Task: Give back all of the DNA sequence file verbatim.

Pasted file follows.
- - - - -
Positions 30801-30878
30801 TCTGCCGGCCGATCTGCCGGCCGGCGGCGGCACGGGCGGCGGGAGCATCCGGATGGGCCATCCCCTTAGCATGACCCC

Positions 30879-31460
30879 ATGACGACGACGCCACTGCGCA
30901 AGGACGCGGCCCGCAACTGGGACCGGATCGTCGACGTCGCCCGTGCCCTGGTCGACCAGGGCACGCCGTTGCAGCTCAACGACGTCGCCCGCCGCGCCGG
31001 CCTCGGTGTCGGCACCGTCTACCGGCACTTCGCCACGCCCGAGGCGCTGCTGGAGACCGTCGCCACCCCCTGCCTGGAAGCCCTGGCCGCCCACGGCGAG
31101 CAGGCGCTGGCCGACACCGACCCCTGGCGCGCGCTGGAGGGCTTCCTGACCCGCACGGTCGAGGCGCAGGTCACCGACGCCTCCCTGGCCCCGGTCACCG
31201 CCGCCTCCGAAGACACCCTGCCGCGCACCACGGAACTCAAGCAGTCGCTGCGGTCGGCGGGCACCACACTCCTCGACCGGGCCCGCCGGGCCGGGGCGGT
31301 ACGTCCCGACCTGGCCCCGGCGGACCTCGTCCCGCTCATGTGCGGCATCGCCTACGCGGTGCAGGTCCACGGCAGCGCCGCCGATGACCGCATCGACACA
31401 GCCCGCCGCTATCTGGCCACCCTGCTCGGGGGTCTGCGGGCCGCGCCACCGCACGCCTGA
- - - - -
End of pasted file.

Positions 30801-30878
30801 TCTGCCGGCCGATCTGCCGGCCGGCGGCGGCACGGGCGGCGGGAGCATCCGGATGGGCCATCCCCTTAGCATGACCCC

Positions 30879-31460
30879 ATGACGACGACGCCACTGCGCA
30901 AGGACGCGGCCCGCAACTGGGACCGGATCGTCGACGTCGCCCGTGCCCTGGTCGACCAGGGCACGCCGTTGCAGCTCAACGACGTCGCCCGCCGCGCCGG
31001 CCTCGGTGTCGGCACCGTCTACCGGCACTTCGCCACGCCCGAGGCGCTGCTGGAGACCGTCGCCACCCCCTGCCTGGAAGCCCTGGCCGCCCACGGCGAG
31101 CAGGCGCTGGCCGACACCGACCCCTGGCGCGCGCTGGAGGGCTTCCTGACCCGCACGGTCGAGGCGCAGGTCACCGACGCCTCCCTGGCCCCGGTCACCG
31201 CCGCCTCCGAAGACACCCTGCCGCGCACCACGGAACTCAAGCAGTCGCTGCGGTCGGCGGGCACCACACTCCTCGACCGGGCCCGCCGGGCCGGGGCGGT
31301 ACGTCCCGACCTGGCCCCGGCGGACCTCGTCCCGCTCATGTGCGGCATCGCCTACGCGGTGCAGGTCCACGGCAGCGCCGCCGATGACCGCATCGACACA
31401 GCCCGCCGCTATCTGGCCACCCTGCTCGGGGGTCTGCGGGCCGCGCCACCGCACGCCTGA